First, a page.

Study shows early signs of heart disease in obese kids

TORONTO - Obese children appear to have a blood vessel abnormality similar to what doctors see in much older adults with cardiovascular disease, a study has found.

TORONTO - Obese children appear to have a blood vessel abnormality similar to what doctors see in much older adults with cardiovascular disease, a study has found.

Lead author Dr. Kevin Harris, a cardiology fellow at B.C. Children's Hospital, said tests in a group of obese children showed the aorta — the major artery from the heart — had lost normal elasticity, as if the aging process has been accelerated in the blood vessel.

"We were surprised to find that these obese children already have stiff blood vessels," said Harris. "Aortic stiffness is an early indicator of cardiovascular disease in obese children."

The aorta, the largest artery in the body, carries oxygen-rich blood from the heart to all the other arteries.

"The normal aorta has elastic qualities that buffer the flow of blood. When that elasticity is lost, aortic stiffness results — a sign of developing cardiovascular disease," said Harris, adding that aortic stiffness in adults is associated with heart attacks and stroke that can result in premature death.

He said the childhood obesity rate has risen dramatically over the last 30 years, leading to predictions that life expectancy in Canada is set to decline for the first time in the country's history.

"I think that underscores the magnitude of the problem," Harris said.

To conduct the study, the B.C. researchers assessed the heart and blood vessels of 63 obese children and 55 normal-weight children using echocardiography, a type of ultrasound. Blood pressure, cholesterol and body mass index also were measured in all the children, who had a mean age of 13.

While the obese children had normal cholesterol levels, their blood pressure was marginally elevated and ultrasounds of the heart showed arterial health was already compromised.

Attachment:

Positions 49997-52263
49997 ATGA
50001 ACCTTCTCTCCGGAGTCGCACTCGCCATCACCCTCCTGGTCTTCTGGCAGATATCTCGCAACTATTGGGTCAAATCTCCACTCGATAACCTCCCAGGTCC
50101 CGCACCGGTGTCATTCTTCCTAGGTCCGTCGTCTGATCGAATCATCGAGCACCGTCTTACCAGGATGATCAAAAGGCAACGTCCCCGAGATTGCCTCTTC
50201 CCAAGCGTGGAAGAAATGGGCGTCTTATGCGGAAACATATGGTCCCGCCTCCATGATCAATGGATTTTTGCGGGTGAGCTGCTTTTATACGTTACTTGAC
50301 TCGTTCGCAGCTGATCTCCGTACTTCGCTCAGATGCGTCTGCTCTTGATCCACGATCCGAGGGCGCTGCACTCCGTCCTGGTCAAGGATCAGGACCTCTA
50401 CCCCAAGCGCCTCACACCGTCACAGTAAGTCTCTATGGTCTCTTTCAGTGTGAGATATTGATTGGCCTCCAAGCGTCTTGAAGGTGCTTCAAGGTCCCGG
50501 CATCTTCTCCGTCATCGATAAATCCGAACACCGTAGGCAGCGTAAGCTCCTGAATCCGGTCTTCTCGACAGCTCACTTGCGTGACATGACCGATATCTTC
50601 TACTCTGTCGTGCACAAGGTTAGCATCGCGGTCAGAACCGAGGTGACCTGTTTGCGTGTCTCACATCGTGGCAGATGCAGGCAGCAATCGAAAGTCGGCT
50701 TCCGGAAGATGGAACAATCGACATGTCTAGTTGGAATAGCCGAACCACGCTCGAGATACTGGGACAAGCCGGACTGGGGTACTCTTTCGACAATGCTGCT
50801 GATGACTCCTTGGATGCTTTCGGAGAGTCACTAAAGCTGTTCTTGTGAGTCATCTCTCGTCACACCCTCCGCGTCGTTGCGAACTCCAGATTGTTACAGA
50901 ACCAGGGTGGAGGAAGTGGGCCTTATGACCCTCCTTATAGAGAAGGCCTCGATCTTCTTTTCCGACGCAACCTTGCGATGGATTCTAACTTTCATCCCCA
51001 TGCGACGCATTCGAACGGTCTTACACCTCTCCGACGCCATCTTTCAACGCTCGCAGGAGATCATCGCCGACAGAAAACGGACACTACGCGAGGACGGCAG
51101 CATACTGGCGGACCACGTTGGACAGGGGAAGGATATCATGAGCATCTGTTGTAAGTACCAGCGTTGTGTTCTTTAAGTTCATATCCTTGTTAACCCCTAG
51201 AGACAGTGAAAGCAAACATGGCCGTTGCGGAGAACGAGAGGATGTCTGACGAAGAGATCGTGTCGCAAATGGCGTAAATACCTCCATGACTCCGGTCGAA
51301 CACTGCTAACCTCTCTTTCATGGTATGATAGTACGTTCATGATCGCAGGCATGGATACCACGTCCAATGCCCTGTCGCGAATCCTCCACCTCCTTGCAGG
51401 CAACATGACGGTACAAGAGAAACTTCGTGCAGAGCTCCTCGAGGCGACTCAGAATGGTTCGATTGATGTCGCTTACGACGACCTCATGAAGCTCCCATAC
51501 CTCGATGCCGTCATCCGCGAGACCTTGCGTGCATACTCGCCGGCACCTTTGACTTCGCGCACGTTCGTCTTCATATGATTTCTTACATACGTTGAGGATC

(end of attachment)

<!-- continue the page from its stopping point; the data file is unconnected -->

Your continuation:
"I think it's kind of an early indicator of cardiovascular disease and it's important because we need to recognize that obesity is affecting children very early on," said Harris, who was to present his findings Monday at the Canadian Cardiovascular Congress in Montreal.

Toronto cardiologist Dr. Beth Abramson, a spokeswoman for the Heart and Stroke Foundation, said it is alarming to see changes in the performance of the heart and blood vessels in obese children.

She said more than one-quarter of Canadian children aged two to 17 are overweight or obese, putting them at risk for heart disease, high blood pressure and Type 2 diabetes.

"We know there is an association between unhealthy lifestyles and heart disease," Abramson said. "Poor nutrition and inactivity are threatening their health and well-being. We must rethink the lifestyle standards we have accepted as a society to protect the future health of our kids."

Harris said the next step for researchers is to determine whether aortic stiffness can be reversed with weight loss through a healthier diet and exercise, using echocardiography as a measuring tool.

"This technique may now be useful for monitoring the progression of arterial disease and vascular health in obese children," he said. "And it also allows us to assess the impact of interventions for obesity that are aiming to improve the health of obese children."

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